Today, Alexander Duff is largely forgotten, his memory eclipsed by his younger contemporary, David Livingston. Yet when Duff died in 1878, the Times contained a long obituary, Prime Minister Gladstone eulogised him and Scotland mourned as a nation that had lost its noblest son. Few then would have thought it possible that Duff would ever be forgotten, but forgotten he is, and nowhere more so than in the Highlands.Read more about 'Alexander Duff: a Forgotten Missionary Giant'...
Effects of the change
What Chalmers himself called “the very great transition in sentiment” was accompanied by an inward peace and joy which he never lost. Reflecting on the experience years later, he wrote: “The righteousness which we try to work out for ourselves eludes our impotent grasp, and never can a soul arrive at true or permanent rest in the pursuit of this object. The righteousness which, by faith, we put on, secures our acceptance with God and secures out interest in His promises. We look to God in a new light – we see Him as a reconciled Father; that love to Him which terror scares away re-enters the heart.”
Thomas Chalmers gained renown as an orator, preacher, political economist, philanthropist, educationalist, ecclesiastical statesman and – above all – as an incomparable motivator of his fellow Christians. Men of high birth and scholars of world-renown sought his friendship. The University of Oxford conferred on him the degree of Doctor of Laws; the French Institute enrolled him as a corresponding member. Neither of these honours had ever before been conferred on a Scottish clergyman. When he died, he was buried “amid the tears of a nation, and with more than kingly honours”.Read more about 'The Spiritual Life of Thomas Chalmers - Part 1'...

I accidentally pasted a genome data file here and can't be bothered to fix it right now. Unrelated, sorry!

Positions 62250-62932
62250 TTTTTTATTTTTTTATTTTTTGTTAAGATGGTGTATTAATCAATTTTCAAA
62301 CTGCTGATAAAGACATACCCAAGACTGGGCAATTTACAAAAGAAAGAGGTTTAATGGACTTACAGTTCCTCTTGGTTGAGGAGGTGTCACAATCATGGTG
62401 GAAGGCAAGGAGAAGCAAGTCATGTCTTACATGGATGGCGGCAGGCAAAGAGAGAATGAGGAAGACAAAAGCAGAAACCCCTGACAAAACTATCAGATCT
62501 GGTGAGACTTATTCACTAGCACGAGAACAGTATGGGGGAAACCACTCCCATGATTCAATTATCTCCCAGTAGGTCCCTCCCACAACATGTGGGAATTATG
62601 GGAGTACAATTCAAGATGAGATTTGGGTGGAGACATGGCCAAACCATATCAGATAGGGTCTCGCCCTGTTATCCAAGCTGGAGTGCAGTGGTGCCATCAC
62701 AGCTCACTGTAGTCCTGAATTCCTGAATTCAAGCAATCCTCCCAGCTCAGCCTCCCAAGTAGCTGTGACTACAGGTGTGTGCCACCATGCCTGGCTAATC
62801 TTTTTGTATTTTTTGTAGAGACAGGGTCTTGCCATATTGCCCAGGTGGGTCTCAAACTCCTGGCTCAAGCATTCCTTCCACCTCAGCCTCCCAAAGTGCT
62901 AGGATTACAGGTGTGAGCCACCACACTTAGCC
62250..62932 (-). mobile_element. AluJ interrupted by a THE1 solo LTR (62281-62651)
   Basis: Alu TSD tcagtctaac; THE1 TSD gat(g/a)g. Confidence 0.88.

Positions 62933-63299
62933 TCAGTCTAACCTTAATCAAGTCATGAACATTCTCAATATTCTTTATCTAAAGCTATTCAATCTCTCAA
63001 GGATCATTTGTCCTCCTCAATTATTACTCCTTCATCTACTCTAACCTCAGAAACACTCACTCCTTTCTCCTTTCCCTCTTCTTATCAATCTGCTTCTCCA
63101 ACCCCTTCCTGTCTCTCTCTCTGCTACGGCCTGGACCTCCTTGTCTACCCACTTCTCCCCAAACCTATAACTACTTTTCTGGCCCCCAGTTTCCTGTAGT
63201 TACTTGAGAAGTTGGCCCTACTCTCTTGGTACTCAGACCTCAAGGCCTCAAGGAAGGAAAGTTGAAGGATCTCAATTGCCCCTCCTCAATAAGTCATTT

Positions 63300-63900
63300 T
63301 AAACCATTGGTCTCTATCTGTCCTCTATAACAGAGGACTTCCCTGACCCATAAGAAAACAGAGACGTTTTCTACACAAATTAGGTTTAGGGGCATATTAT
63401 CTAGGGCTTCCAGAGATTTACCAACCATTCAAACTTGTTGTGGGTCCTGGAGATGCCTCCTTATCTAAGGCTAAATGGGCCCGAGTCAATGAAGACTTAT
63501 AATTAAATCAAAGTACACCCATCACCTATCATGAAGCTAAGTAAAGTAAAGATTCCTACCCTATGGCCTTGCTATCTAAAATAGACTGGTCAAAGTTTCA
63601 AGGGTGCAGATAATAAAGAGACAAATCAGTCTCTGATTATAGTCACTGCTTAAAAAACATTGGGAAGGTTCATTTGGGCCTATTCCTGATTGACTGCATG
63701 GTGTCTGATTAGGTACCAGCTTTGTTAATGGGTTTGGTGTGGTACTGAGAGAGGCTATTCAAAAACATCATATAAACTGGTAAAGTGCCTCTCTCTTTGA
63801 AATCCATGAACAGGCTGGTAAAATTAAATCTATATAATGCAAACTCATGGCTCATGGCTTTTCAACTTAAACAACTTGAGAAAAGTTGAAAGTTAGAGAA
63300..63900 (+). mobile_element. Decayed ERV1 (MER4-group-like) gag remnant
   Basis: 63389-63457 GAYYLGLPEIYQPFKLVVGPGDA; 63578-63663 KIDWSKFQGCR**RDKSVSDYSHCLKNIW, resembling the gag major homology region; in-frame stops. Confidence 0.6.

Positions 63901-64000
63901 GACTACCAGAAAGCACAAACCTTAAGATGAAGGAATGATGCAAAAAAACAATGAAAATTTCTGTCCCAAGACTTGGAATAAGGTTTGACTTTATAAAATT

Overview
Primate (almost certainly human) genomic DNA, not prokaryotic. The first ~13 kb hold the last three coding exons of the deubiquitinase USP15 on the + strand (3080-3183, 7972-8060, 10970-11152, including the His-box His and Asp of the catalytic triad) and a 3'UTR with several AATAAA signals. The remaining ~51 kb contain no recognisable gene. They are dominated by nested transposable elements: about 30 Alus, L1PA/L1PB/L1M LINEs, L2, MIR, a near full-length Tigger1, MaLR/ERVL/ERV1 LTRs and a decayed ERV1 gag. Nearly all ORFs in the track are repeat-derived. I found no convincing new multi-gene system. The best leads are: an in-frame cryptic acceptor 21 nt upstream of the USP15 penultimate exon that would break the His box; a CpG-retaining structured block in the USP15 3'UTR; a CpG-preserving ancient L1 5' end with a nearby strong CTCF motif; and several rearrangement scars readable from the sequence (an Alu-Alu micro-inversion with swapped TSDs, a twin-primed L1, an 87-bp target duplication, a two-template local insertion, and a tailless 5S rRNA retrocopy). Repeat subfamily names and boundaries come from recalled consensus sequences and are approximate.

My father was a hero. The word, of course, has military associations. The ancient Latins made no distinction between a hero and a man, taking the view that both had one function: to fight. As a child of the War I was happy to buy into the package. My foetal brain heard little music, but it heard much of war and my childhood was steeped in its memories: "the Crisis", Scapa Flo, the sinking of the Royal Oak,the Rawalpindi and the Hood and the countless friends who, in the moving Gaelic euphemism had "got in the way in the War" and never returned. I still have some of those obituaries from the early 40's, kept by my mother in the same black box as protected their insurance policies and other valuables.Read more about 'The House My Father Built'...
An Gaidheal Ur. "De tha sin, a ghraidh?" On the telly, Celtic and Liverpool. On the radio, Rangers and Strasbourg. We have come a long way.
In Stornoway, my mother lies dying: a seann Ghaidheal to the last. Her mother died when she was four; her stepmother when she was twelve. Her first child died, aged fifteen months; her second, aged twenty-eight. She cleared away all his photos and never looked at his likeness again. In childhood, she had potatoes and salt for dinner, and was belted at school for speaking Gaelic. Her father took the King's Shilling and served as a soldier in Egypt. In the Great War, he was a Seaman, RNR. "'M bidh muir a'cur ort?" he asked me once. "Bithidh," I said. "Bha sin a's na daoine," he said, "Bha mis aig an iasgach fad mo bheath's bha 'm muir a'cur orm a h-uile la." I remember it every time I board the ferry. A seann Ghaidheal, pulling nets, sea-sick, day after day, year after year, from Stornoway to Yarmouth and Scrabster to Lowestoft.